Generational Strategies

Lesson 4 - Growth Cycles of a Church

DNA is our blueprint for life.  Each of us received twenty-three chromosomes from our father and twenty-three from our mother.  The combination of those forty-six chromosomes makes us totally unique.  There are over seven billion people on planet earth and there’s no one like you.  You’re one of a kind.

The same is true concerning churches.  Out of all the churches in The Kingdom of God there’s not one like yours.  Every pastor has different gifts.  Churches are uniquely created by God and people.  

The Birth of a Church

This is a wonderful time of new love.  It’s usually a difficult time financially because we have such few resources but we overcome the problem by the power of love and the miracle of new life.  New people begin coming to the church because babies attract people.  This is a time of new dreams and great vision.

The Growth of a Church

Our members begin learning how to work together as a team.  They are solution-minded and very creative in solving problems.  There are great faith and enthusiasm among the people.  There’s a strong emphasis on unity and tolerance.  The people genuinely like each other and there’s sweet harmony. This is the time when we begin establishing our goals and values for the church.  

The Maturity of a Church

The structure of the church has been established and the church ministries become more effective.  As the church matures the structure of ministry remains simple and continues to be focused on future growth.  At this stage the structure is still flexible and changeable, and the ministry of the church is innovative and creative.  There’s a continued emphasis on evangelism and the church is focused on reaching new people.  The church members are willing to sacrifice to see the church continue to grow.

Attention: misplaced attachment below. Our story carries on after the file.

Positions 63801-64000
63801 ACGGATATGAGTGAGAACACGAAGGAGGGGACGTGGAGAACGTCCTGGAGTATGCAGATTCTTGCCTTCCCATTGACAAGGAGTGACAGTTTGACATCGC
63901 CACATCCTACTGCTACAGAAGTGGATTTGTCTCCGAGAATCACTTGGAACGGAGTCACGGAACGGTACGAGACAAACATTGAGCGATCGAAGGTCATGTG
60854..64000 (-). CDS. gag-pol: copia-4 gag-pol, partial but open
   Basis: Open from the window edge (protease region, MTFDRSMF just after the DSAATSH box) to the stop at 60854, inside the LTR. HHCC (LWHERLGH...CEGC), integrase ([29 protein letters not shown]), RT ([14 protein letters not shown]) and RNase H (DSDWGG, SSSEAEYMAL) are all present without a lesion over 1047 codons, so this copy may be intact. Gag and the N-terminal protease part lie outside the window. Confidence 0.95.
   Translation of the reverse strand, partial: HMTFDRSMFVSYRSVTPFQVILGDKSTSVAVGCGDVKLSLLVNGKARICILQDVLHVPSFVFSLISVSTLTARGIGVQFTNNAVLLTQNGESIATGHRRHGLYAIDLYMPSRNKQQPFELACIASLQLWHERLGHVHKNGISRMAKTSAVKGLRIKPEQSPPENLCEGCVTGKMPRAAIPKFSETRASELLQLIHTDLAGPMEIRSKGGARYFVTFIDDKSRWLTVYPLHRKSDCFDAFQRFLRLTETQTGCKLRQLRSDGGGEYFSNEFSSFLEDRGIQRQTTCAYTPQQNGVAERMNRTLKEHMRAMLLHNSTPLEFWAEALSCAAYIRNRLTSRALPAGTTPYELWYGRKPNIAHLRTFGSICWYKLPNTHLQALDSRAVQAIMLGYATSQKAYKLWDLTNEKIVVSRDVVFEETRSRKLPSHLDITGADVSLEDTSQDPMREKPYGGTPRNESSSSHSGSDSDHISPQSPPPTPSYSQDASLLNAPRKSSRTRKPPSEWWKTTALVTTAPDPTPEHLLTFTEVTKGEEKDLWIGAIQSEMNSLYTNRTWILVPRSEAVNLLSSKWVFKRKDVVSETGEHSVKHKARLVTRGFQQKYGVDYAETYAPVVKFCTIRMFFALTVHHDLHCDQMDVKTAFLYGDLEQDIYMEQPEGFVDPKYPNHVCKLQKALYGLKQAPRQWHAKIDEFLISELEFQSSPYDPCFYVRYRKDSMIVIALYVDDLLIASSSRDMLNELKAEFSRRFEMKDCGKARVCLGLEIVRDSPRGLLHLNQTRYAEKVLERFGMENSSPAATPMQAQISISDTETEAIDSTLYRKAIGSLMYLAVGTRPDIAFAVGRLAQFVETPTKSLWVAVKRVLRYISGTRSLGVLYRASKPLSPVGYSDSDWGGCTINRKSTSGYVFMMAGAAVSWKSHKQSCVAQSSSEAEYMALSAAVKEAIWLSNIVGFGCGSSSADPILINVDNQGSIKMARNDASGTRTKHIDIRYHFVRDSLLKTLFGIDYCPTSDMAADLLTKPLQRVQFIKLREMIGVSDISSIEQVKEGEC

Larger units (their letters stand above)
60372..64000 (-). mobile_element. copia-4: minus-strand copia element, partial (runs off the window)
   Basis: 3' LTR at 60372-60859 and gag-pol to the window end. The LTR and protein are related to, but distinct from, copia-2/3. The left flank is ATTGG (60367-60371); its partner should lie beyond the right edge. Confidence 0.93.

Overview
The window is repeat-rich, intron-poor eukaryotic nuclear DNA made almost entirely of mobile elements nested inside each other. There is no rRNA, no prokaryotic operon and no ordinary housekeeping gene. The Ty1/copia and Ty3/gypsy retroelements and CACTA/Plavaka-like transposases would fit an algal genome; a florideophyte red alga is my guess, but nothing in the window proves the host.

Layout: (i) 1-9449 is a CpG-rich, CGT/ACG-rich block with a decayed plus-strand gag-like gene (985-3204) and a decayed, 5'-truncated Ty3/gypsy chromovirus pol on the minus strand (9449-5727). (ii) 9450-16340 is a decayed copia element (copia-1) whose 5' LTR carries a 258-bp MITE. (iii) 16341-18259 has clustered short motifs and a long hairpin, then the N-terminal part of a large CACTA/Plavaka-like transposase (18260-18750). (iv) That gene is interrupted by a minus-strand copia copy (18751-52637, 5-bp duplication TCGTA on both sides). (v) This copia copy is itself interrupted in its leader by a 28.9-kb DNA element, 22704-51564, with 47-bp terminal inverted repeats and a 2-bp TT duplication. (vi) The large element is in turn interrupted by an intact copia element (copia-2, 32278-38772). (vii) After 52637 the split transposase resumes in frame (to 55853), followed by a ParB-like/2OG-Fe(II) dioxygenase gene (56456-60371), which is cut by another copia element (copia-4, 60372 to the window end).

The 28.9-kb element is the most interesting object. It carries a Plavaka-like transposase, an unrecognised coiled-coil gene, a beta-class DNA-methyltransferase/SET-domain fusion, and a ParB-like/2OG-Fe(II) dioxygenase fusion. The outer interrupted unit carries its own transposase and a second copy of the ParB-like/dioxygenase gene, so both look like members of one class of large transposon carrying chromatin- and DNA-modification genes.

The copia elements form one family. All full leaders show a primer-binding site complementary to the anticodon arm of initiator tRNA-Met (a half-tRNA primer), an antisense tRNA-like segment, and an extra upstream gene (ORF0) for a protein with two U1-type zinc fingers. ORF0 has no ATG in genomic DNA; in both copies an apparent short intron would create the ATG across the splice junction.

The Maintenance of a Church

The emphasis of the church changes from the future to the past.  The church becomes mechanical in its approach to ministry.  They lose their evangelistic passion and become inward-focused.  Church structure becomes heavy and unyielding.  The church members place a high value on tradition and don’t want anything to change.  The focus becomes on keeping their members and trying to keep them happy rather than reaching new people.  The church plateaus in growth and an attitude of apathy take over.

The Death of a Church

There are no new births in the church and there’s little enthusiasm.  There becomes a low tolerance for differences of opinions and people begin quarreling over little things.  The church develops a reputation for doubt and division.  More and more people begin leaving the church.

What can be done to stop this death cycle?

We have to start intentionally thinking generationally.  Grandpa can never become the grandson of the family.  One wise leader told his congregation, “I cannot be your future because I am your past.”

The Rebirth of a Church

There must be a renewed emphasis on the positive.  Stop pulling weeds and start planting seeds.  Stop focusing on the past and start focusing on the future.  We must intentionally bring young people into leadership.  These new leaders should have our DNA inside them.  If we promote them into the ministry they’ll help the church experience a rebirth.  We can’t extract the DNA from a church without killing it, but if we’ll mix the DNA of a new generation it will automatically bring about change.  This is a way to produce positive change in a church.

Proverbs 17:6

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About the Author: Dr. Dale Yerton

Dr. Yerton serves as an overseer of a network of churches across the world. What began as a network of six church groups representing 500 churches in Mexico has grown into an international ministry. 

He and Evelyn, his wife over fifty years, live in Hopkinsville, Kentucky. They have two daughters: Lora–married to the Rev. Vince Farrell, pastors of Journey Church in Hopkinsville, Kentucky–and Kari—also of Hopkinsville–and are the proud grandparents of Emma and Bennett Farrell.

Dale Yerton